Emmer adds little to already quiet candidate group


MPR Photo/Elliot deBruyn

I wonder what he’s thinking

Just great.

Taking politics completely out of this, I am now stuck having to cover the three gubernatorial candidates who have said the least about higher education this campaign, at least judging from the gaping holes in their Web sites.

Just before the primary I talked to Hamline’s David Schultz about the lack of higher-ed proposals among the DFL and Independence Party. They’ve had nothing to say about how to deal with the program cuts, layoffs or choice of leaders for the University of Minnesota and Minnesota State Colleges and Universities System.

Victors in the primary were the DFL’s Mark Dayton and the Independence Party’s Tom Horner. Dayton said on his site only that he’d “work to cut back tuition increases at our state colleges and universities,” and Horner had basically nothing on his site.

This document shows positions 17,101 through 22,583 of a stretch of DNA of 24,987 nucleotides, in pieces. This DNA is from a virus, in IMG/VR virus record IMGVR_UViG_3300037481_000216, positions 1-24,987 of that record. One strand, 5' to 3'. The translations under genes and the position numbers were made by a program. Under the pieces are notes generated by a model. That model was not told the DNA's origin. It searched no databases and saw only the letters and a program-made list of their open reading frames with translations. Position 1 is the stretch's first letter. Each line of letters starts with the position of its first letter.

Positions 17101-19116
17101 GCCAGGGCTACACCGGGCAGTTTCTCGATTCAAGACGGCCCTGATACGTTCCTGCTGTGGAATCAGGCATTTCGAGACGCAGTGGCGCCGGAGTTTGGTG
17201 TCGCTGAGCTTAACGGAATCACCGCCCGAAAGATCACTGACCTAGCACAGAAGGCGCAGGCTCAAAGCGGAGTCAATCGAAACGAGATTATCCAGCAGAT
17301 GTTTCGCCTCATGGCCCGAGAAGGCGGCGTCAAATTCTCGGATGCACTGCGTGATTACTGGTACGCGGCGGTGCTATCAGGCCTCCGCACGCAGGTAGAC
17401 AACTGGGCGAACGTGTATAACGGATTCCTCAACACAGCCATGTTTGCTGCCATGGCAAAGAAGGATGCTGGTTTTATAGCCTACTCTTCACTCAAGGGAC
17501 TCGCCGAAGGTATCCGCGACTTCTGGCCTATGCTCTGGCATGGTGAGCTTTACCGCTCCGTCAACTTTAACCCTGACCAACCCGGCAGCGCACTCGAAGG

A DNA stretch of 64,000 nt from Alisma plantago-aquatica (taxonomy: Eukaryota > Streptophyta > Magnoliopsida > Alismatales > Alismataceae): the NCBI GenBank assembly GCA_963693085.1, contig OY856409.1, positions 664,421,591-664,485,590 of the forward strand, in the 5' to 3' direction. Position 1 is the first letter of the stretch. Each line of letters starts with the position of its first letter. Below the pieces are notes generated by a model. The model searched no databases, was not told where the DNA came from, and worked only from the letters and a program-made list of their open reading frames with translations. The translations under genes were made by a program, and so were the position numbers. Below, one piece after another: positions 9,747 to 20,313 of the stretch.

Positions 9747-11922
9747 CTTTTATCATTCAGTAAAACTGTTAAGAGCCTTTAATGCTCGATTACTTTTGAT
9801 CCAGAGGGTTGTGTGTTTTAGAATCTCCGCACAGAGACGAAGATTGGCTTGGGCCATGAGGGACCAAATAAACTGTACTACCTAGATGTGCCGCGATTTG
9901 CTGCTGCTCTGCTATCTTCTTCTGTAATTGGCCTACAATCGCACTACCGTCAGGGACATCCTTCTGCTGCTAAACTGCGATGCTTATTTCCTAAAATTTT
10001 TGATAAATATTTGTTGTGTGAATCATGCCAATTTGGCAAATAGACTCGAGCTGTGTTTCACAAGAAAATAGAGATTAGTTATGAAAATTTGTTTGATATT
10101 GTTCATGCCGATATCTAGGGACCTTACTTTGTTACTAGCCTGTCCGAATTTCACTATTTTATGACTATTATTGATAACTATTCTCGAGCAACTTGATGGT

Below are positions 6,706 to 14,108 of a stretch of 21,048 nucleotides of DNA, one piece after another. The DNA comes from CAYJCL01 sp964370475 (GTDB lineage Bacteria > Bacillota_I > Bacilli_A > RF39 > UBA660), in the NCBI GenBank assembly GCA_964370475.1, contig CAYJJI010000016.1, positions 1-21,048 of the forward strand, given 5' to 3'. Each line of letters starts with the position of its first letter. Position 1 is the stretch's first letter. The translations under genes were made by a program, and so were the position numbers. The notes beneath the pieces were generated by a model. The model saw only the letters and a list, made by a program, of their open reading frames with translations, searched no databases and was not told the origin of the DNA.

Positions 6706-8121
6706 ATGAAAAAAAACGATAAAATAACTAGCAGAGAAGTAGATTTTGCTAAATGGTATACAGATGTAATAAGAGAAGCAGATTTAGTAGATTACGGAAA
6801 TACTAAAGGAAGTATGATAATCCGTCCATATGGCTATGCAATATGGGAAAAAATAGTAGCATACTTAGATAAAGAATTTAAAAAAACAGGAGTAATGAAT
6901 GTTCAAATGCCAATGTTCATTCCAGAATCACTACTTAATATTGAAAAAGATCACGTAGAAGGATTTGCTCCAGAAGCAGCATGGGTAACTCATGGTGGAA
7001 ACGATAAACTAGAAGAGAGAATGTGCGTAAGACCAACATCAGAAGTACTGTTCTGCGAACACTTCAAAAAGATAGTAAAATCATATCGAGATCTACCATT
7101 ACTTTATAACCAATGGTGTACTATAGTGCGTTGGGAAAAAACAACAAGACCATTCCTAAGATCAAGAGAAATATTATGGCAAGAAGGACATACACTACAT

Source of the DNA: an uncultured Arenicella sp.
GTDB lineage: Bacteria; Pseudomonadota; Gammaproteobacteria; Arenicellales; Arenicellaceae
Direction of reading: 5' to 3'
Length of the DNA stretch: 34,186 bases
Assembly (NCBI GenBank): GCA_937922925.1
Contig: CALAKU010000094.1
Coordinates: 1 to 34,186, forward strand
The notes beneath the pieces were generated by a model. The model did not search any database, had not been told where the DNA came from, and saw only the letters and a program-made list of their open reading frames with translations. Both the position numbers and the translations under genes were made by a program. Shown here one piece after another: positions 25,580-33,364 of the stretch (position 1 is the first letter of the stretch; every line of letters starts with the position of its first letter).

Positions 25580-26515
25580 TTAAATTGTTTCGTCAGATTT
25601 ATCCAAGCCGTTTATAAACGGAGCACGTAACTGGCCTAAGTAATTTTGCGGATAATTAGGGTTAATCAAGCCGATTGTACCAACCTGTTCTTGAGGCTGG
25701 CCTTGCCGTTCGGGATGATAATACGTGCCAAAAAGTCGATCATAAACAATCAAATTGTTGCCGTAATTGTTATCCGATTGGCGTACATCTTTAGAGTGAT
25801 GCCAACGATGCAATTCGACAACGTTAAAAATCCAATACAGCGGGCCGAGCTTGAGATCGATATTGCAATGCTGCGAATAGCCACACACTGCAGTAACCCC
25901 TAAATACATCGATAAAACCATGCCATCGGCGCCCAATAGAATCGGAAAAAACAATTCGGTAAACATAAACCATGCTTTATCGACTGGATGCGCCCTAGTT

Now I come to Republican Tom Emmer. He also has nothing on his site about higher ed. Like the others, It’s all K-12. (If you find something, please tell me.)

Of course, there’s more out there. I just wanted to start with the basics. Now it’s time to dig into other sources.

  • Milliniumman

    Honestly, Emmer and Horner come from the extensively anti-higher ed fringes. If they think any differently then they HAVE TO come out and say so, with specific action items they propose to do, otherwise it can be reasonably and safely assumed that they are again higher ed, that they are in fact an enemy of it, like so much of their fellow fringe. Dayton should say something beyond what he has, but just his core base is going to be pro-higher ed, so he's not coming in with a significant credibility gap on the issue.

  • Kim

    Working on an article for Minn. college newspaper, and can find NOTHING on these candidates' opinions on Higher Ed, tuition, or anything that would affect college students. Very frustrating. At least Dayton has some quotes.